Tony Orlando gags? OK. Gay jokes? Not OK

It’s only been two days since Jerry Lewis’ much-publicized gay-slur slip, but already mainstream media appears to have lost interest. That doesn’t fit recent...

It’s only been two days since Jerry Lewis’ much-publicized gay-slur slip, but already mainstream media appears to have lost interest. That doesn’t fit recent patterns, and here’s what makes Lewis even more of a derogatory-comment anomaly: His monologue misjudgment –- and the way he handled its remarkably moderate backlash –- may have bolstered Lewis’ image rather than harmed it.

When kidding around with a Muscular Dystrophy Association Telethon staffer the weary, woozy comedian used an offensive synonym for “homosexual,” he immediately realized he’d made a mistake. The moment the word left his mouth, in fact, Lewis cut himself off with a loud “no!” turned away from the camera, and hurried across the stage as if to outrun his big mouth.

But using gay slurs on national TV (even inadvertantly) is more than not cool – it’s absolutely “unacceptable,” according to Gay & Lesbian Alliance Against Defamation (GLAAD) president Neil G. Giuliano. Not surprisingly, the organization was quick to condemn Lewis’ comment, and call on him to make amends to the LGBT community and everyone else he upset.

Lewis’ language “feeds a climate of hatred and intolerance that contributes to putting our community in harm's way,” Giuliano said in a statement. He called for the media to hold Lewis accountable, and said GLAAD reps wanted “to sit down with him, help him understand why these words are so hurtful.”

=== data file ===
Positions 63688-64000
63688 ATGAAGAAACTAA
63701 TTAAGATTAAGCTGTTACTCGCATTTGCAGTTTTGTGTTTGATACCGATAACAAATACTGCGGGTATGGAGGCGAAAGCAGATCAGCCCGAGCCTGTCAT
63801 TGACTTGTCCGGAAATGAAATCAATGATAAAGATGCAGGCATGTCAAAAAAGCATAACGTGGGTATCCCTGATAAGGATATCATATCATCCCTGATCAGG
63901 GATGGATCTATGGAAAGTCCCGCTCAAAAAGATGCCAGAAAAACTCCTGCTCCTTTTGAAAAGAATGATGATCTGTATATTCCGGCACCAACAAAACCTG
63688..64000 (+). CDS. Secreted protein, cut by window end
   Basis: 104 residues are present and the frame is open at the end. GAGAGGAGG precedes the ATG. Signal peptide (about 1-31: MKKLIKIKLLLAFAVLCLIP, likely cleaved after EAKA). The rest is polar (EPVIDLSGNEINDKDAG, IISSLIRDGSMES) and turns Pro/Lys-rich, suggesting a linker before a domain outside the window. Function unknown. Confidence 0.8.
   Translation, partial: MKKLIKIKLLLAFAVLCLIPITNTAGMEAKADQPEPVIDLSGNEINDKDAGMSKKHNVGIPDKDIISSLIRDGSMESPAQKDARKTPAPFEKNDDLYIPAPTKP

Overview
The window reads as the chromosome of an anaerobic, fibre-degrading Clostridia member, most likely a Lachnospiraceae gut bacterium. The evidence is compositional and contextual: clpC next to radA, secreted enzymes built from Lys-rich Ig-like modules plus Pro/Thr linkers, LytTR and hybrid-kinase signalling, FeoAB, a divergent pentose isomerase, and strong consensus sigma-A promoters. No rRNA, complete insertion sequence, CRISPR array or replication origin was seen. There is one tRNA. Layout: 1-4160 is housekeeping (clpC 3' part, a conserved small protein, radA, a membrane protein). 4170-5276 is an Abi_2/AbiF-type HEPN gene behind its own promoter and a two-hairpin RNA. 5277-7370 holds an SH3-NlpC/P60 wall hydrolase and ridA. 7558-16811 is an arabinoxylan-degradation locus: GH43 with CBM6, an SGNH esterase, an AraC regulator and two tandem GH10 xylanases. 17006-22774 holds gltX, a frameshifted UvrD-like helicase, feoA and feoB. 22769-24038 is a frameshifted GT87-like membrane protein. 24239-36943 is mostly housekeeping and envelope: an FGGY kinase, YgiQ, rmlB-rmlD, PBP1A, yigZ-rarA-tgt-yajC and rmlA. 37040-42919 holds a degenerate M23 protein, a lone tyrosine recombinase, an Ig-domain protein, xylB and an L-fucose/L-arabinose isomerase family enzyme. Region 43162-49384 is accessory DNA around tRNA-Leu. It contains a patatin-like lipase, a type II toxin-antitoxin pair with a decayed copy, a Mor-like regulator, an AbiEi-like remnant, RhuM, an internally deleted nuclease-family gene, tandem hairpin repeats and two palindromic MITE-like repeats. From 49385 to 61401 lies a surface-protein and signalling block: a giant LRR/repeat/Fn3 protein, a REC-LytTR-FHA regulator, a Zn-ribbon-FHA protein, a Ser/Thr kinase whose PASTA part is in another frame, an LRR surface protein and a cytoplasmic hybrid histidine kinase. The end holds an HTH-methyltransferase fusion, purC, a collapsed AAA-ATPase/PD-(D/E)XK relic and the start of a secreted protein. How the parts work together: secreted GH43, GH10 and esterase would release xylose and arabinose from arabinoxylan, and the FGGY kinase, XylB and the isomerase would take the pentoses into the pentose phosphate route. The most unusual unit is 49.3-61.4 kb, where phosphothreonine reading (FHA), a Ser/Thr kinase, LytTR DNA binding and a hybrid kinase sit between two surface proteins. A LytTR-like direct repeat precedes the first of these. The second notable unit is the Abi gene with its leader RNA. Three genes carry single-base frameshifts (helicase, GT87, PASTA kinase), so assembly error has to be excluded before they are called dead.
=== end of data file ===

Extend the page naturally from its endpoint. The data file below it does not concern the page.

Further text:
Within hours – and apparently minus the assistance of an overpaid crisis team -- Lewis had issued an apology “to anyone offended … Everyone who knows me understands that I hold no prejudices in this regard.”

Though most everyone is a target for 81-year-old Lewis, he doesn’t need a sit-down with GLAAD (or a trip to "rehab" ) to understand why his language was potentially hurtful. As a Vegas-via-the-Borscht Belt comedian, he’s keenly aware of the real-life effects of being an outsider: Lewis claims he was kicked out of high school for punching the principal because the principal made an anti-Semitic comment. He helped Sammy Davis Jr. break racial barriers, and he knows something about breaking disability boundaries, as well. Still, anyone familiar with Lewis' irritating/trendsetting comedy knows that few subjects are off-limits.

Fortunately, Lewis gets it. "That something like this would distract from the true purpose of the Telethon pains me deeply," he said in a statement. "I accept responsibility for what I said. There are no excuses. I am sorry."

Even more fortunately, GLAAD has accepted Lewis’ request for forgiveness. And though organization reps may not feel ready to plan any "MDA Telethon 2008!" bashes, they can at least focus attention on celebrities who don’t get why using certain words can be wounding.

As for Lewis, perhaps he’ll consider issuing one or two more apologies while he’s at it: Is there any excuse, for example, for Hook, Line and Sinker?

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